It’s A Funeral; Time To Sing
Although much has been written about the importance of sharing culture and the way information flow helps connect people, concrete examples aid in illustrating the point. Infamous stories about “Happy Birthday” serve that role well, but now we have a possible new arena from which to ask “Did they really need to go after that use?” For we sing at the beginning of life, on the day we commemorate life, and of course when we die. Yes, funerals! Here’s the possible difference. Whereas old classics like Amazing Grace (not as old as you might think) are all over the place. It appears that popular songs are big part of modern funeral services.
Indeed, a funeral group in the U.K. did a survey of most popular songs played at, well, funerals. Apparently, Sinatra’s “My Way” was at the top of the list. I must admit that when I saw the headline about the U.K. funerals and My Way, I thought that they meant the Sid Vicious rendition; that would have been the more ironic, darker choice. As a sign that polls and surveys are only as good as their sample set, a different group’s poll showed that My Way was second to Robbie Williams’s “Angels” (my vote is an eloquent “Ick”) and thankfully Monty Python’s “Always Look on the Bright Side of Life”
came in third. At the risk of sharing too much, I have always thought that the Python is the way to go for a funeral and may be one of the more pithy ways to set forth a life plan.
So in the spirit of sharing and engaging with others about a key part of life here is the beginning of a list of songs that I think would be on my funeral mix (not in a particular order yet)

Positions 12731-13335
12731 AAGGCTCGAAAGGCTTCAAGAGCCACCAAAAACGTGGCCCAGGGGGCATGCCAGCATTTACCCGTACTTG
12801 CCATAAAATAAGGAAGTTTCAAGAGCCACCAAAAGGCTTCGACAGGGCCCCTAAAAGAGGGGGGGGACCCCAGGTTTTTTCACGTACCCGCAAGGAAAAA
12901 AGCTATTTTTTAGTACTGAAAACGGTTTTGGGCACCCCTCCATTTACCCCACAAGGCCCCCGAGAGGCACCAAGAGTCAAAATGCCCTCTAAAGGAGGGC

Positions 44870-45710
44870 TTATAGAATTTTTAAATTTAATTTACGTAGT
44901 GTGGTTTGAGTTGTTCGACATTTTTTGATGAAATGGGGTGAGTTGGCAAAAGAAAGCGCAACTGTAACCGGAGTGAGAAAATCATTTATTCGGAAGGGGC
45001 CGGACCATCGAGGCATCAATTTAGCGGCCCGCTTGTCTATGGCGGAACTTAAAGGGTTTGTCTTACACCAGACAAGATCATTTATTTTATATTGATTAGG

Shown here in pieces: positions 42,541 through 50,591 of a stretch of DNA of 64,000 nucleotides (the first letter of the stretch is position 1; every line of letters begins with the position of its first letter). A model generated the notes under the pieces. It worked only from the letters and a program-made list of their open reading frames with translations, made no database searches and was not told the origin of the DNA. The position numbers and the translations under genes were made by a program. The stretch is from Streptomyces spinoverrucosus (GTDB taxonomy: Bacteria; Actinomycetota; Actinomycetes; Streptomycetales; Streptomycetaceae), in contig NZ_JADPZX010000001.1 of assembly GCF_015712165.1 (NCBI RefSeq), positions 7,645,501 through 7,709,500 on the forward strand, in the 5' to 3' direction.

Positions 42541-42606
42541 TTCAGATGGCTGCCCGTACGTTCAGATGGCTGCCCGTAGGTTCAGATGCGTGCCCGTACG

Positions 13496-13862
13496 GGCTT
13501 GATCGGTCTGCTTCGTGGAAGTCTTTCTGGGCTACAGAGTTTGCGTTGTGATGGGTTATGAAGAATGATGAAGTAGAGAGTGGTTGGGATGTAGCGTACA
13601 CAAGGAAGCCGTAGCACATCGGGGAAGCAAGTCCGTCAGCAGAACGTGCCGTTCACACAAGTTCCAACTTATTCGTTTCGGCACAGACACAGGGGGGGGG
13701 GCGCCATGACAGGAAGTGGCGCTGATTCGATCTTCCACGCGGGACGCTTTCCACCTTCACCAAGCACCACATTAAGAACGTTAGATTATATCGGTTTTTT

2. Always Look on the Bright Side of Life (because it would be time to remind folks about the bright side)
3. Funeral For a Friend/Love Lies Bleeding by Elton John – this one starts with a somber tone one may want, and then the 70s Elton/Taupin build up is almost too campy yet still so wonderful that it goes past the problems of later power ballads and works (Elton has a few others that would make this list)
Ziggy Stardust seems to work, but if you listen to the lyrics, it may depend on who the dead person is. And, the Bauhaus version may be one of those covers that surpasses the original. Bela Lugosi’s Dead by Bauhaus almost made the list, but it may be too somber to want to hear at a funeral.
I am sure I have more for the list, but for now I invite nominations for the non-obvious choices (i.e., Over the Rainbow, Highway to Hell, Another One Bites the Dust, the classical choices, and others that made the lists). And in the words of Wayne’s World “No Stairway, Denied.”